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- Transoceanic dispersal of the mussel Mytilus galloprovincialis on Japanese tsunami marine debris: An approach for evaluating rafting of a coastal species at sea
- Biofouled debris from the 2011 Great East Japan earthquake and tsunami has landed in the Northeast Pacific and along the Hawaiian Islands since 2012. As of 2017,> 630 biofouled debris items with> 320 living species of algae, invertebrates, and fish have been examined. The invasive mussel Mytilus galloprovincialis was present on> 50% of those items. Size, reproduction, and growth of this filter-feeding species were examined to better understand long-distance rafting of a coastal species. The majority of mussels (79%) had developing or mature gametes, and growth rates averaged 0.075 ± 0.018 SE mm/day. Structural and elemental (barium/calcium) analysis of mussel shells generated estimates of growth in coastal waters (mean = 1.3 to 25 mm total length), which provides an indication of residence times in waters along North America and the Hawaiian Islands prior to landing. Detailed studies of individual species contribute to our understanding of debris as a transport vector and aid efforts to evaluate potential risks associated with marine debris., Article in Press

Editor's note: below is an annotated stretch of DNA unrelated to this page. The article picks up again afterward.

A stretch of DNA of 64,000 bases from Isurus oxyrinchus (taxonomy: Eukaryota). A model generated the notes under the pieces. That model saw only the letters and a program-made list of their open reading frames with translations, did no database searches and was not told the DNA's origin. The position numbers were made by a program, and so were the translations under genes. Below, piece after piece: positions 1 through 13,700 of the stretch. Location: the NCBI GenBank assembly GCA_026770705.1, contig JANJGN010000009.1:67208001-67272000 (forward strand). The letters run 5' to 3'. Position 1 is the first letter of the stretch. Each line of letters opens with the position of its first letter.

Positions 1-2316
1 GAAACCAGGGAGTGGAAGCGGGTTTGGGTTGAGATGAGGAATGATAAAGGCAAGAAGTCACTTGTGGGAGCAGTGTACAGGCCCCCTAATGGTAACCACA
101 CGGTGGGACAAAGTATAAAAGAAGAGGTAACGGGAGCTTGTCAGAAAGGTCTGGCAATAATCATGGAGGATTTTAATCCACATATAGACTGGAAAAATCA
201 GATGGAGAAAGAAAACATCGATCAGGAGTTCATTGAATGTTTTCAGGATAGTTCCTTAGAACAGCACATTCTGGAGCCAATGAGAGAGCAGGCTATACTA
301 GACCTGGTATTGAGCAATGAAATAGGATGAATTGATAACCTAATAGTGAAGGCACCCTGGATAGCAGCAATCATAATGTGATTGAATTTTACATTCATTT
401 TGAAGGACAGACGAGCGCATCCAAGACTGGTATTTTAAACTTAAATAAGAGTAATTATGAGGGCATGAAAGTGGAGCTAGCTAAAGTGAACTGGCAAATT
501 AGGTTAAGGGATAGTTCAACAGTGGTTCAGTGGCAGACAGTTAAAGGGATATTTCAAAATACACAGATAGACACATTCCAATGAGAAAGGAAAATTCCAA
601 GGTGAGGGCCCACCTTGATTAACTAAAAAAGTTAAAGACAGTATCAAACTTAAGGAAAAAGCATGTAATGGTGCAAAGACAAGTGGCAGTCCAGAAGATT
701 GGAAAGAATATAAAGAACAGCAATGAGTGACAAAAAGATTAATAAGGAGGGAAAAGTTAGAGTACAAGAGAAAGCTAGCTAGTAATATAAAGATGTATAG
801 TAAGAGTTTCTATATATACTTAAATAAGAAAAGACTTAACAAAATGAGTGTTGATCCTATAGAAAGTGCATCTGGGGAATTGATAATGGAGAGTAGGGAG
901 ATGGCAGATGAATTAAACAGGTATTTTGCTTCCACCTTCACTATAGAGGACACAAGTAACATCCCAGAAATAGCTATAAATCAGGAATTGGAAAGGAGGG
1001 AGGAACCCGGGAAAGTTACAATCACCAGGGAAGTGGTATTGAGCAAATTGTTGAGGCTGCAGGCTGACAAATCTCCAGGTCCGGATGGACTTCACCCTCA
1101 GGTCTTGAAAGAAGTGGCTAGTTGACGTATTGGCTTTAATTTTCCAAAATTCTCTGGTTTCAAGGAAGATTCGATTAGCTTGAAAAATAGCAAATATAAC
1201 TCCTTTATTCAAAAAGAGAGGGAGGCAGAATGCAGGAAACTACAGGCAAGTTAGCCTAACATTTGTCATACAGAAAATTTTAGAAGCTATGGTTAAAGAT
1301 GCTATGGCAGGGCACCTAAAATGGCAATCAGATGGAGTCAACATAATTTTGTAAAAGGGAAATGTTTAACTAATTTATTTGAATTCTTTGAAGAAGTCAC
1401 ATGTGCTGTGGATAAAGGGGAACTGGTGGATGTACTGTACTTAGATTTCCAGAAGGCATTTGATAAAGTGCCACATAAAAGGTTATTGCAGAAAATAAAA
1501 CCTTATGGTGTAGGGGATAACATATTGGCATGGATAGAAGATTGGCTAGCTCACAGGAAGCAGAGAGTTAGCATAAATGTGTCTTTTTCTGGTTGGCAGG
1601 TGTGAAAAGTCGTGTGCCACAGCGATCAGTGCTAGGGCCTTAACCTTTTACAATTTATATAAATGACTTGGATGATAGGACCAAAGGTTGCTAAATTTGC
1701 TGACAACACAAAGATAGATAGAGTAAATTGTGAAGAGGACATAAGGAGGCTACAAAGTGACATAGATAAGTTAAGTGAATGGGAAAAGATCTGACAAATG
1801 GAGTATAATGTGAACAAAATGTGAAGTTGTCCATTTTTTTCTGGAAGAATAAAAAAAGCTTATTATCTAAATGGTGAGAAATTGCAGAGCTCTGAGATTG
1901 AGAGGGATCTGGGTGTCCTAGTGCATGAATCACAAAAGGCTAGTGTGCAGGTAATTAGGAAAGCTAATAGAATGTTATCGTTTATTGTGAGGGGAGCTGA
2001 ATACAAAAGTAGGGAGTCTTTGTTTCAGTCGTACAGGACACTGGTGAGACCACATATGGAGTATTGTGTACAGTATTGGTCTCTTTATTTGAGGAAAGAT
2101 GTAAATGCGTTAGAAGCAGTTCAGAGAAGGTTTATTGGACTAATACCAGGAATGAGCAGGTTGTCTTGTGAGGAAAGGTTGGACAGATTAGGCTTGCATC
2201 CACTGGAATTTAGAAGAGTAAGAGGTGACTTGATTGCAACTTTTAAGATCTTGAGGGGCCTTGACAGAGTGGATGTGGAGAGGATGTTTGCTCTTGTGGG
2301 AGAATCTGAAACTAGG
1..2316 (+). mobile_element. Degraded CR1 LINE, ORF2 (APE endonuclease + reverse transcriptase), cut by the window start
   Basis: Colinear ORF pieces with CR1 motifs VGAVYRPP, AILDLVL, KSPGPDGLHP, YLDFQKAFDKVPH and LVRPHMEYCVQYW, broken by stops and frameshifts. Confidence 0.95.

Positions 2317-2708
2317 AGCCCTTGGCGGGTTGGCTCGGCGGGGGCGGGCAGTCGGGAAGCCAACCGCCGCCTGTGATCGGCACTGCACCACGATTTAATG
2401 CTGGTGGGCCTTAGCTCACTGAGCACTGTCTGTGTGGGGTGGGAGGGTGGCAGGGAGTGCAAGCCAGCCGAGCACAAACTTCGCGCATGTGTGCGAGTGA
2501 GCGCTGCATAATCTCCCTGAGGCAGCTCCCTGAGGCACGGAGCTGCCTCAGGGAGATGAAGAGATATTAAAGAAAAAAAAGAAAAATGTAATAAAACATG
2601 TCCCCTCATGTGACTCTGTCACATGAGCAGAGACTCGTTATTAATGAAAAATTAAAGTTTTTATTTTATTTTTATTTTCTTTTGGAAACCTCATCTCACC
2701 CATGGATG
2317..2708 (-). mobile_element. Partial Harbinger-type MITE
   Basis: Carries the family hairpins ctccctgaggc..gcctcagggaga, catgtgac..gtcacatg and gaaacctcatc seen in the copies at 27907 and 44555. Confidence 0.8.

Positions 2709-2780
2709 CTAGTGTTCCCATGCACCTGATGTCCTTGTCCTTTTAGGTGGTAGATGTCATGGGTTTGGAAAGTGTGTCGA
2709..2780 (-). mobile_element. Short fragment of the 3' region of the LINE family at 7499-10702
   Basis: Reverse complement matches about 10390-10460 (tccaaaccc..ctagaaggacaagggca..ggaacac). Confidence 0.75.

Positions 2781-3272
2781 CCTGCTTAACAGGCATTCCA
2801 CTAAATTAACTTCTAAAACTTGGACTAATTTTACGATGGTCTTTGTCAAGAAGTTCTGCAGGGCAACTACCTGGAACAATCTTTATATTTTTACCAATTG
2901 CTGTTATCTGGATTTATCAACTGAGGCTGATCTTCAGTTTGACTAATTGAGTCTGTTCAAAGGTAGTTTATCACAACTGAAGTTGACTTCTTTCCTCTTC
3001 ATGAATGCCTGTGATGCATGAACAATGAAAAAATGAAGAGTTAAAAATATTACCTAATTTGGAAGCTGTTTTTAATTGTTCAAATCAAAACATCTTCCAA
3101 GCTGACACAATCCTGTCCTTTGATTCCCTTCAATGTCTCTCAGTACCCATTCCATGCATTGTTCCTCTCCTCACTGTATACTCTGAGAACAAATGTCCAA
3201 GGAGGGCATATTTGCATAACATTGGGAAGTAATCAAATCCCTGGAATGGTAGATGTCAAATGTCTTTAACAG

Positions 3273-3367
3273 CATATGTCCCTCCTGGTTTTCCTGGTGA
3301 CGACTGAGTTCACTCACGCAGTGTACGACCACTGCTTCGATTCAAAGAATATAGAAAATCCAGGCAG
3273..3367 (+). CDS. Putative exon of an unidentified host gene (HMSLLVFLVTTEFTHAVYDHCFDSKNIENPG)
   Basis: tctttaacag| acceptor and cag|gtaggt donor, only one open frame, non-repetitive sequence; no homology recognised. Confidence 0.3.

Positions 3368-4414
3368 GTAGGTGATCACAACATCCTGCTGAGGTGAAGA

- Miller, Carlton, Chapman, Geller, Ruiz
- Hydroids (Cnidaria: Hydrozoa) from Japanese tsunami marine debris washing ashore in the northwestern United States
- Fourteen species of hydroids, including two anthoathecates and 12 leptothecates, are reported from the west coast of North America on debris from the tsunami that struck Japan on 11 March 2011. Six species were found on a dock that stranded at Agate Beach, Newport, Oregon, five from a boat at Gleneden Beach, Oregon, four from a dock in Olympic National Park, Washington, and two from a boat in Grays Harbor, Washington. Obelia griffini Calkins, 1899, the most frequently encountered species, was collected on three of the four derelict substrates. Eight of the species are known to be amphi-Pacific in distribution. Of the rest, at least five (S tylactaria s p . ; Eutima japonica Uchida, 1925; Orthopyxis platycarpa Bale, 1914; Sertularella sp.; Plumularia sp.) are not previously known from the west coast of North America. Hydroids of E. japonica occurred as commensals in the mantle cavity of the mussel Mytilus galloprovincialis Lamarck, 1819. Obelia griffini, O. gracilis Calkins, 1899 (not its secondary homonym Laomedea gracilis Dana, 1846) and O. surcularis Calkins, 1899 are taken to be conspecific. Of the three simultaneous synonyms, precedence is assigned to the name O. griffini under the Principle of the First Reviser in zoological nomenclature. The species is sometimes regarded as identical with O. dichotoma (Linnaeus, 1758).
- Calder, Choong, Carlton, Chapman, Miller, Geller